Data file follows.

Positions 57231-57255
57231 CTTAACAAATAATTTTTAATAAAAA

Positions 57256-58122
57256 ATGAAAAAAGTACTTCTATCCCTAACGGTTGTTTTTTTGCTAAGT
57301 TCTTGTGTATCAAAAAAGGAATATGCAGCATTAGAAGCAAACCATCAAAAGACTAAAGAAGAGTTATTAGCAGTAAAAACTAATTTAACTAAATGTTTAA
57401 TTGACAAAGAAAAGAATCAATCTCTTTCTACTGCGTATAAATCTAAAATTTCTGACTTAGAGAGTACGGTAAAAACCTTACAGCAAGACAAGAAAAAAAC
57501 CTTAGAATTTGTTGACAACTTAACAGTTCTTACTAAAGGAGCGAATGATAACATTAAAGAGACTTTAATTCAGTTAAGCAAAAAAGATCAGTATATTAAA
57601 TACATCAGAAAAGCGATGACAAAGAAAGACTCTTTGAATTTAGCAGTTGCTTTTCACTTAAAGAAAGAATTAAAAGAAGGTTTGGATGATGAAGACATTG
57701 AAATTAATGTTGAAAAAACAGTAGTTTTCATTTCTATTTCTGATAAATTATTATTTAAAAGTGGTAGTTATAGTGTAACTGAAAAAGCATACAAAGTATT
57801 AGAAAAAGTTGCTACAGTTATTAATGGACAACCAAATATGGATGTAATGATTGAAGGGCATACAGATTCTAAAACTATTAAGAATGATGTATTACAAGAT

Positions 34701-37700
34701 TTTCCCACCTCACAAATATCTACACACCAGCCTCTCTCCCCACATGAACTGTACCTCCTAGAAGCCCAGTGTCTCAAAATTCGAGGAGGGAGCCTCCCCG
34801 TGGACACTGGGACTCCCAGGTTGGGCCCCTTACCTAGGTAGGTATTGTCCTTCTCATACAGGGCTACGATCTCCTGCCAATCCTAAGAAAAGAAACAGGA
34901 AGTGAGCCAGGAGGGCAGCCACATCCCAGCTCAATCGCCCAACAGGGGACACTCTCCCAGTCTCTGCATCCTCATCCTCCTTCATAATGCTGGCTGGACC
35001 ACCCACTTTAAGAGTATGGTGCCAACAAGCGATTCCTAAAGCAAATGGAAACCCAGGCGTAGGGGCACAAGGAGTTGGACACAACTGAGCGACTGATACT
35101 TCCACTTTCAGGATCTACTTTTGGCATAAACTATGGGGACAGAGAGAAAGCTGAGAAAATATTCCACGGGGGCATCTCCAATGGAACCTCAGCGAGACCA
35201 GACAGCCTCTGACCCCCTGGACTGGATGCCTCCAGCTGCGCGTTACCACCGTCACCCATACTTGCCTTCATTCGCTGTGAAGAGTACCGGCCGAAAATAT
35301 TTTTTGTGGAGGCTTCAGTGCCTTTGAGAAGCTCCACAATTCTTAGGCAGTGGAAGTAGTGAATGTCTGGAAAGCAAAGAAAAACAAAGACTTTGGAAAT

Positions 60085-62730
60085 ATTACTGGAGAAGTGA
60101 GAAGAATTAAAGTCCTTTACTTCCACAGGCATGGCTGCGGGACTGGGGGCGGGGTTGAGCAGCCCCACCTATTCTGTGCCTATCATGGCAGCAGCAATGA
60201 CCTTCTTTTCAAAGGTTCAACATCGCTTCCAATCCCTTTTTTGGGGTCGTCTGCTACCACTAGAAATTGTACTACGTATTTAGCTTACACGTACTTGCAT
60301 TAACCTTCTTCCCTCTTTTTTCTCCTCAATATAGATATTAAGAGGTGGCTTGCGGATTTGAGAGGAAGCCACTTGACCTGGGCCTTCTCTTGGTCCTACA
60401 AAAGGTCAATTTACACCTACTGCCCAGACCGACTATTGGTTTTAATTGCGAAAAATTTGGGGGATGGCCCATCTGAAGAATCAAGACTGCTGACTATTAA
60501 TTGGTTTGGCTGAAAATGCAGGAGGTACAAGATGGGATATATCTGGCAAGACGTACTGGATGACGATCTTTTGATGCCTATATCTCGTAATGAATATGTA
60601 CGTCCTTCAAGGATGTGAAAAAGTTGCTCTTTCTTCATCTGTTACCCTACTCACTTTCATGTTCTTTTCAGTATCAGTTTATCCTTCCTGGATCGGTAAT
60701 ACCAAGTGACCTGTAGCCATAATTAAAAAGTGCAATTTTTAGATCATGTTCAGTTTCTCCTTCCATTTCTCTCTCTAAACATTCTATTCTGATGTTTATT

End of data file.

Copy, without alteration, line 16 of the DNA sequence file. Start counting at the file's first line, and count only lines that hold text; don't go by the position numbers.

35101 TCCACTTTCAGGATCTACTTTTGGCATAAACTATGGGGACAGAGAGAAAGCTGAGAAAATATTCCACGGGGGCATCTCCAATGGAACCTCAGCGAGACCA